On August 9, 1942, the Seventh Symphony by Dmitry Shostakovich, often referred to as the Leningrad Symphony, was performed in the blockaded Leningrad. A hymn to the Russian courage and strong spirit, the concert knocked the bottom out of Hitler’s ambitious claim that August 9 would be the day Leningrad surrendered.
Shostakovich completed the most of the Symphony in Leningrad by the end of August of 1941, just several days before the 900-day blockade was imposed. As the composer reminisced, he said there was no other time in his life when his work was running so smoothly. Each sheet of music had the letters “V.T.” on them, indicating an air raid alert (Vozdushnaya Trevoga in Russian): this was the way Shostakovich marked his breaks during work. The newspaper “Leningradskaya Pravda” wrote about his progress in writing between newsflashes about bombings. Shostakovich took turns taking watch on the roofs during air raids – his job was to throw the burning bombs off the roofs – and, though told to be careful, he objected that the only way his symphony could be true was if he lived through every moment of the tragedy.
The finale of the symphony was written in the city of Kuibyshev, now Saratov, where he was evacuated, and where the Symphony premiered.
In May of 1942, the score of the symphony was delivered by plane to the blockaded Leningrad.
The Symphony was planned to be performed by the Leningrad Radio Orchestra. Though the score dictated that there should be 79 musicians involved, only 15 were able to respond immediately. Many of the musicians had died from starvation, while survivors were in a terrible condition. Though sick and starving, people were elated to be a part of such event, and they eagerly drew out their concert outfits, unpacked their instruments and started rehearsals in the cold and dark Radio Committee building. The first rehearsal only lasted for 15 minutes: the musicians were too exhausted to carry on longer, but they knew they would make it.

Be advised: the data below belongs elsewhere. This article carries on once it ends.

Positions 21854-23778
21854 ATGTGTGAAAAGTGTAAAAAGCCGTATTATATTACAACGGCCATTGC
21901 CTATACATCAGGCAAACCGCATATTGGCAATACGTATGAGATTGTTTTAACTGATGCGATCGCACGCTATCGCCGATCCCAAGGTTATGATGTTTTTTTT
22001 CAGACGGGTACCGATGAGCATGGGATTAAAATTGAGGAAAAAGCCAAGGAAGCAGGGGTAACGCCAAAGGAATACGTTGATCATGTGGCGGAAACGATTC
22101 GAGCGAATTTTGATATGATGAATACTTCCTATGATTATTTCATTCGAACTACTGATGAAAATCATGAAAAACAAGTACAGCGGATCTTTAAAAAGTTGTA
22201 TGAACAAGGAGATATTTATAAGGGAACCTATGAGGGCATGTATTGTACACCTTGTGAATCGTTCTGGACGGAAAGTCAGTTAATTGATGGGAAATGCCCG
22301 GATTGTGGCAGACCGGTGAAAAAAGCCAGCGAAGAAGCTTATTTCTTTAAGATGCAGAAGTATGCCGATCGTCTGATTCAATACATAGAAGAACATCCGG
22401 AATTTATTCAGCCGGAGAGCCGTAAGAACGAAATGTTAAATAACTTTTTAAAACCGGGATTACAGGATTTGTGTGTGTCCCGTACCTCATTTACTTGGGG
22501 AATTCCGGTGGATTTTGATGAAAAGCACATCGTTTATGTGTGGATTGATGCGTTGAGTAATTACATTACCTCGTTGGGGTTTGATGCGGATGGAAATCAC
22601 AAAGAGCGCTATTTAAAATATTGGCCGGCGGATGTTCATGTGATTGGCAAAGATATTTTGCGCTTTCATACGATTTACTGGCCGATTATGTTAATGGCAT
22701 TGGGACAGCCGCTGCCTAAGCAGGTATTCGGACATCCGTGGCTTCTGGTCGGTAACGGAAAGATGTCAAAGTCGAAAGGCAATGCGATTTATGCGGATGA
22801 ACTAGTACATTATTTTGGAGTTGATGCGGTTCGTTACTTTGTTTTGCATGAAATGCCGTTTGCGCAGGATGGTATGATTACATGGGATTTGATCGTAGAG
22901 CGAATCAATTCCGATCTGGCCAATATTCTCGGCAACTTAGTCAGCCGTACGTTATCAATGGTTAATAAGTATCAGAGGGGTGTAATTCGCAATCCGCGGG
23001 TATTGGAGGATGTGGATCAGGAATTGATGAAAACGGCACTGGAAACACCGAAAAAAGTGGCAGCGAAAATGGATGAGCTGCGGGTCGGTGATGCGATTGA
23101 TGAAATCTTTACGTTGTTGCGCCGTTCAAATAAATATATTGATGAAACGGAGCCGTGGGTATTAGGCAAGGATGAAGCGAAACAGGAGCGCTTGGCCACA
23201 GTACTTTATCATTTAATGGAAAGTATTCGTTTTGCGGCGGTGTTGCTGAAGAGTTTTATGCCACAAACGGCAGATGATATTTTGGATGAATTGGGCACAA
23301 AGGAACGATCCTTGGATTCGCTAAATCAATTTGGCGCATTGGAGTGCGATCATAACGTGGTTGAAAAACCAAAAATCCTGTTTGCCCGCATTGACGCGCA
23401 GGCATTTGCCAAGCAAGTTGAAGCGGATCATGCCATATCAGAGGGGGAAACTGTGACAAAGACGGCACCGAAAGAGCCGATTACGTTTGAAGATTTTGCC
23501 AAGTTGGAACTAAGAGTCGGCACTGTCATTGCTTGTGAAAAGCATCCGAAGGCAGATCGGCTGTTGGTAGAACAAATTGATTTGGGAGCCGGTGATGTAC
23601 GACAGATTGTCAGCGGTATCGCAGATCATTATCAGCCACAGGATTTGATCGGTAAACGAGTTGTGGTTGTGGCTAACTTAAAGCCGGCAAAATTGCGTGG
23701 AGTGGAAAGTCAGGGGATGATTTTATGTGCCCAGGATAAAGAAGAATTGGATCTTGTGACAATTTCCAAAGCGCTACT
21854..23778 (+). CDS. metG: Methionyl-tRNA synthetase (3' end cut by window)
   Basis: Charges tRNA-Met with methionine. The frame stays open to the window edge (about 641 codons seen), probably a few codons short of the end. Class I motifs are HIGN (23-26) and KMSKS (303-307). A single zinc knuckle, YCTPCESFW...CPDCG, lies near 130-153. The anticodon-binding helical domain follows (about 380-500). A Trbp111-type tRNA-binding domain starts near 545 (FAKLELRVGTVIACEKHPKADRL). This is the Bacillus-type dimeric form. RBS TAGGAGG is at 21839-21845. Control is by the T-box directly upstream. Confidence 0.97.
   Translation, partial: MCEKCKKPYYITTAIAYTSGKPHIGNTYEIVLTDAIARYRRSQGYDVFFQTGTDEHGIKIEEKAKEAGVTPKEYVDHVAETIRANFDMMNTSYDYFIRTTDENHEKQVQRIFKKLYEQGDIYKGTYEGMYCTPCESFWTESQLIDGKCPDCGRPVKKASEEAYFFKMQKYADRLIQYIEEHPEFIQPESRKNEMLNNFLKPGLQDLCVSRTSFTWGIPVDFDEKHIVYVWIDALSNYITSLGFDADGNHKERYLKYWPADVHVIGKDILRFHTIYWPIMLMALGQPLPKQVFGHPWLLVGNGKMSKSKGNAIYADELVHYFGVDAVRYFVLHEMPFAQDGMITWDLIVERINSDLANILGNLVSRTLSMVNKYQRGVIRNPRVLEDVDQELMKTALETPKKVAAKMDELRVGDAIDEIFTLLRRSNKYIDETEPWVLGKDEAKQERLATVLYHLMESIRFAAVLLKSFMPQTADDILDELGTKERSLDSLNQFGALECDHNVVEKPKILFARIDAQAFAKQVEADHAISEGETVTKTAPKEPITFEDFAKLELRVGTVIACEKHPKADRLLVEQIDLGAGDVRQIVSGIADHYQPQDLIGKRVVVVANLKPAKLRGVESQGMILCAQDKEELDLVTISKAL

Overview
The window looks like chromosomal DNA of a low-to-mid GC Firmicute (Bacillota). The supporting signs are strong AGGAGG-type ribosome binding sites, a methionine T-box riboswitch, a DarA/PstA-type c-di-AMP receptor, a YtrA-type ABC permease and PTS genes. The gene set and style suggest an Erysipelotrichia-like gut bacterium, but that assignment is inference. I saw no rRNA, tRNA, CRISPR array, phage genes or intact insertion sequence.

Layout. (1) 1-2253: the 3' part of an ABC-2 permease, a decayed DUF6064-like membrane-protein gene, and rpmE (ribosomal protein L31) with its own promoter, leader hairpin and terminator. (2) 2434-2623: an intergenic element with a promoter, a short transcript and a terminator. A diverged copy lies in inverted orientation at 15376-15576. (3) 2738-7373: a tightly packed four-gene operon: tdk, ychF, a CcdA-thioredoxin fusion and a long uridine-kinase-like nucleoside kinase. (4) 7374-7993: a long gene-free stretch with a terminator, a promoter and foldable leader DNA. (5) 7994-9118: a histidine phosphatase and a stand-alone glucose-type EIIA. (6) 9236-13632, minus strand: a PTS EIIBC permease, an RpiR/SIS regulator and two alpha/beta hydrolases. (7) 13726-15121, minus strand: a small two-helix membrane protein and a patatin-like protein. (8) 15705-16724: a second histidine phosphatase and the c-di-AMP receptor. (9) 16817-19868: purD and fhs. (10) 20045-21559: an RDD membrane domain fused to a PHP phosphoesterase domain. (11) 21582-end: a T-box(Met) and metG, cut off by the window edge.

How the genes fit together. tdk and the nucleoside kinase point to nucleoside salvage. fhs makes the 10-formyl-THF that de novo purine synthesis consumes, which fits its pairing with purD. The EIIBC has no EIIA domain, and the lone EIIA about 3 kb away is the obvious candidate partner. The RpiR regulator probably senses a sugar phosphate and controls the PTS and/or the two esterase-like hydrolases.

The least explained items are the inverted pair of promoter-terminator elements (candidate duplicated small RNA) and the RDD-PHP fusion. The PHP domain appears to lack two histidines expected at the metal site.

The commandment of the Leningradsky Front issued a decree, calling all musicians off the front to add up to the orchestra, allowing them extra food rations. Eliasberg himself made personal rounds in hospitals in search of musicians who used to play in the fleet and field orchestras. Already suffering from dystrophy, and hardly able to stand, he still managed to encourage and inspire his musicians. At rehearsals the conductor was very demanding and thorough. He knew this Symphony was all he could give the people of Leningrad at this time, and saw it as his duty to do his best in it.
The performance itself was a grand event. Regardless of the bombings and air raids, all the chandeliers were lit, which significantly raised the spirits of both musicians and the audience.
The house was full – the lines for tickets were even longer than bread lines. The audience was very diverse, from marines, infantrymen, and antiaircraft gunners, to the Leningrad intelligentsia. Many of them were so touched they weren’t ashamed to cry. The great music seemed to embody what each of the listeners was feeling – a faith in victory, devotion and infinite love for the native country.
The recording of this performance was broadcast all over the world, transmitting the unbending spirit of the Soviet people across the globe: to Hitler in his office in Germany, the Nazis in the trenches outside Leningrad, and the exhausted Soviet soldiers – not to mention anyone else on the planet with a radio.
In the course of the 80 minute long performance, no bomb fell on the ground. In accordance with the order by the Commander Govorov of the Leningradsky Front, the special operation was performed on the eve of the concert, as the Soviet guns had crippled the German arsenal. The German troops were stunned to hear the sounds of music as they were sure the city had almost died out.
Later, after the war was over, two tourists from the German Democratic Republic found Eliasberg and confessed, that “it was then, on August 9, that we realized we were going to lose in this war. We sensed your power, which could conquer famine, fear, and even death.”